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  • Argento has managed to transcend the trappings the ocean of coming of age/awful childhood films to create something odd, funny, sad horrifying, inventive and unique.

    It's triply impressive because the heroine here is a 'poor little rich girl' – thus making her less automatically sympathetic, and she is clearly rooted in Argento's own childhood growing up with artistic, dramatic and well known parents. And it's very easy for such a personal film to lose its objectivity and simply become a scream at those adults that wounded you as a child. But by playing deftly with black humor and touches of the surreal the film mostly avoids self- pity on one side and the overly familiar on the other.

    Yes, by the end watching spunky, sweet and sad little Aria get endlessly shuffled back and forth between her divorced and monstrously selfish parents gets a bit repetitive (although it IS all slowly evolving towards an ending – the repetition does pay off). And a few sequences don't work as well as most. But for every minor miss-step under Argento's adventurous hand there are a number of wonderful and very cinematic moments. It's a film I look forward to seeing again, and I hope it gets an English subtitled release on blu-ray or DVD soon.
  • Good films are not easy to find, really good films even less so. Incompresa is one of the rare finds.

    The story is 'simple', it's about a nine year old girl growing up in the 80ies inside an 'artistic' family, whose artsy parents are so pre-occupied with themselves they don't care about their youngest daughter at all. She barely survives, a miracle that she makes it. All that is shown in an unsentimental way, the audience never gets lured into fake emotions.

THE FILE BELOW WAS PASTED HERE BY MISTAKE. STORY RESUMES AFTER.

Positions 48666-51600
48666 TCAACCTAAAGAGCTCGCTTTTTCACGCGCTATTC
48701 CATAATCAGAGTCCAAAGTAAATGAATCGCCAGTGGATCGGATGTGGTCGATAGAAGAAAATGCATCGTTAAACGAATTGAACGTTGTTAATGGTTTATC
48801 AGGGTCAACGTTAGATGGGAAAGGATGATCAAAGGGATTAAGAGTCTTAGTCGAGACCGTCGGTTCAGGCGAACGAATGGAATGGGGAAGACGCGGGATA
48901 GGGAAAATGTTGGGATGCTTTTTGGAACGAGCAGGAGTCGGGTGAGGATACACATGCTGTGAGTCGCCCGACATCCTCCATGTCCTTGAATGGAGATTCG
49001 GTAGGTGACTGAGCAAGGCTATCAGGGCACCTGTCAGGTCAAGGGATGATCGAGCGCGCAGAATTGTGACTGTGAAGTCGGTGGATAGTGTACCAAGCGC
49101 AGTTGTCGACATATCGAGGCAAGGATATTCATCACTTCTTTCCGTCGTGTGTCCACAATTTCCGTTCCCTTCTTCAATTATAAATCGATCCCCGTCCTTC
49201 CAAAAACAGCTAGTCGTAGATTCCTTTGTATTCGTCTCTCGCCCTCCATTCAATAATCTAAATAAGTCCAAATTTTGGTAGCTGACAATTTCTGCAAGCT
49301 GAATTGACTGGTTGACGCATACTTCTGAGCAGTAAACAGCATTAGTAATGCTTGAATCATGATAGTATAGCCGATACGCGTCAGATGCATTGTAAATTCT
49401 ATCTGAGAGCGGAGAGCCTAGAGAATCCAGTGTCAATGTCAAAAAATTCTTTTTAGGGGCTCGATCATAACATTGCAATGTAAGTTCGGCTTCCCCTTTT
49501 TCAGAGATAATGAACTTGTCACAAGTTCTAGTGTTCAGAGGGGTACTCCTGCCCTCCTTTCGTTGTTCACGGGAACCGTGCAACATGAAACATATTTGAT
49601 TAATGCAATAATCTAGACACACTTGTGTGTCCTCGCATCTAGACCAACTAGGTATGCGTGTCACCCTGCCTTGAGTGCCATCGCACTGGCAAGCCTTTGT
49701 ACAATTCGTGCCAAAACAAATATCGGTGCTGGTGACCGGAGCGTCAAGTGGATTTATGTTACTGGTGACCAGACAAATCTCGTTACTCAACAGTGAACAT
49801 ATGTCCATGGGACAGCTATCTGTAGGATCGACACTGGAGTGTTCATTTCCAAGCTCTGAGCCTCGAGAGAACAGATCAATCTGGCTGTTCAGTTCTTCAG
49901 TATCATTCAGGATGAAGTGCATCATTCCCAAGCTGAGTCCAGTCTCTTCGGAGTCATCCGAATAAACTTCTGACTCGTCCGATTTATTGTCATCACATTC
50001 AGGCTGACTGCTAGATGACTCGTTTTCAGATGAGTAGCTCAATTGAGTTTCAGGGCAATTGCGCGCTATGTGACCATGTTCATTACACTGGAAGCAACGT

Asia Argento, the director, is somebody well worth watching and following. And, btw, she is not, like somebody wrote here, related to Leni Riefenstahl. I don't know where this is coming from.
  • Mosquitha30 December 2015
    I saw this film 2 days ago and it is still growing on me. It had the effect of one of those films that you generally like just after viewing, but then you keep thinking about this or that character, or different scenes, and how striking they were, and you just can' t wait to watch it again.

    This film portrays very well the difficulty of the transition between childhood and adolescence, and that of growing up in a dysfunctional family, the characters, the situations feel very real and I can relate to many of them, either because of personal experience or friend' s experience.

    The characters are memorable, especially the lazy, older half sister with her morbid relationship with her father and her gaudy pink room, the crazy, self obsessed artist mother, and of course the main character, Aria.

    I do not want to spend ages analysing this film, I just feel like to give my positive feedback as it really touched me, and I think that if you like good films about teenagers, or coming of age films, you should check this out as it might be for you. On top of all this it is visually very stylish, and has a killer soundtrack.
  • ferguson-623 September 2015
    Greetings again from the darkness. Asia Argento is a multi-talented filmmaker - actress, writer, director and producer. Her father is Dario Argento, well known for directing gialo horror films, and her mother is Italian actress Daria Niccolodi. Add in her grandmother, who was famed documentarian Leni Riefenstahl, and it's understandable why Asia has created (with co-writer Barbara Alberti) this semi-autobiographical story of Aria … a young girl struggling with self-absorbed parents and a world where she doesn't seem to fit.